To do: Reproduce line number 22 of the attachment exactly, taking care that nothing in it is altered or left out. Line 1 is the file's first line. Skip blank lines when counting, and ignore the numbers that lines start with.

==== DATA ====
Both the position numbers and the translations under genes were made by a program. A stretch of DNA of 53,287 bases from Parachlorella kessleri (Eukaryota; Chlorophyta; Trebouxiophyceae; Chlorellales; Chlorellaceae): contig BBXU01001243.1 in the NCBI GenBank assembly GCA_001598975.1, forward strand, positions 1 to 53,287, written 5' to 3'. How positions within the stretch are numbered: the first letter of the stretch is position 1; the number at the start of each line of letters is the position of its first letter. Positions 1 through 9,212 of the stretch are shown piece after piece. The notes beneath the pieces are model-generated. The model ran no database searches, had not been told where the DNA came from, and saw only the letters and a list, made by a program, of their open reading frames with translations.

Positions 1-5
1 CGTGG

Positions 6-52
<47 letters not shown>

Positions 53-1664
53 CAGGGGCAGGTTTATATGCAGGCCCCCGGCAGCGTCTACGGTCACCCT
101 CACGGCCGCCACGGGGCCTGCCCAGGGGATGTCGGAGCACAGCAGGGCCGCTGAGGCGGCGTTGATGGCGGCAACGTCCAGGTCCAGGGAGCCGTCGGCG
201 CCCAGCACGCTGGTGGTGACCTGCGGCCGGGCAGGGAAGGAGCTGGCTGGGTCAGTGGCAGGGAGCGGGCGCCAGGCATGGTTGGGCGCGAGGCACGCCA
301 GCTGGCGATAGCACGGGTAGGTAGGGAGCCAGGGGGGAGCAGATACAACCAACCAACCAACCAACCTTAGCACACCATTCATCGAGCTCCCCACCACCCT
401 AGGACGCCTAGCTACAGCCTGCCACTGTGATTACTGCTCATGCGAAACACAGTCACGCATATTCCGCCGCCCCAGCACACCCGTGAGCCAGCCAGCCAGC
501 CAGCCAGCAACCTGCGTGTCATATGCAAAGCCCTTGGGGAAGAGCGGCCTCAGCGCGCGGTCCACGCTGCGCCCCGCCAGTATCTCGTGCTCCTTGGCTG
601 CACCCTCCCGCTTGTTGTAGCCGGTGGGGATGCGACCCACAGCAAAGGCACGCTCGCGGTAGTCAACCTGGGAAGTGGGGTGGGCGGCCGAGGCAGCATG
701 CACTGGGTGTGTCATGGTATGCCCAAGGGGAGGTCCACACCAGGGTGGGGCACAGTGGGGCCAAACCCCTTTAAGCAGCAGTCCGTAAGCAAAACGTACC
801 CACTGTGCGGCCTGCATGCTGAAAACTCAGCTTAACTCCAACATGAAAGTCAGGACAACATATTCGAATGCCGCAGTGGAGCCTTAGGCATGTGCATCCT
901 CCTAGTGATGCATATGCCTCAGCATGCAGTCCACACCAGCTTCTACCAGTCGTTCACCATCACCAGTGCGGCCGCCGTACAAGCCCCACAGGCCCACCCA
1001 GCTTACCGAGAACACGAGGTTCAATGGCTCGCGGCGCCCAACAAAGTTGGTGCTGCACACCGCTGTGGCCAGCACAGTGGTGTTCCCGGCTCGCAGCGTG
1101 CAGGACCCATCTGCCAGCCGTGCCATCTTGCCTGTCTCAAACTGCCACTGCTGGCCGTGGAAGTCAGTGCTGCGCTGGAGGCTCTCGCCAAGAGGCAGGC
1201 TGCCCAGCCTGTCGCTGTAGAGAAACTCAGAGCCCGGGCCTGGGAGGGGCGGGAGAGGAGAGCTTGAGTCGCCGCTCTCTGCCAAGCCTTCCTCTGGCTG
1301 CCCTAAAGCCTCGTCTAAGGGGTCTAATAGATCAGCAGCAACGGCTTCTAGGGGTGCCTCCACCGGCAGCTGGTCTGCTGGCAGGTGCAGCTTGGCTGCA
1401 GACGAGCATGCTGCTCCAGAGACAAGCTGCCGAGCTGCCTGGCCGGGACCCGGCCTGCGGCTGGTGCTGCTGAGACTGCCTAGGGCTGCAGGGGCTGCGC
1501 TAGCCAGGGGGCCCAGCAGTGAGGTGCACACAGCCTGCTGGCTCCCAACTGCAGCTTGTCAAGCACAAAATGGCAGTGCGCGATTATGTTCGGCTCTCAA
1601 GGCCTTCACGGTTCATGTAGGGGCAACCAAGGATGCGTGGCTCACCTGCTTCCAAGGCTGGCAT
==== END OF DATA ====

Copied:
1501 TAGCCAGGGGGCCCAGCAGTGAGGTGCACACAGCCTGCTGGCTCCCAACTGCAGCTTGTCAAGCACAAAATGGCAGTGCGCGATTATGTTCGGCTCTCAA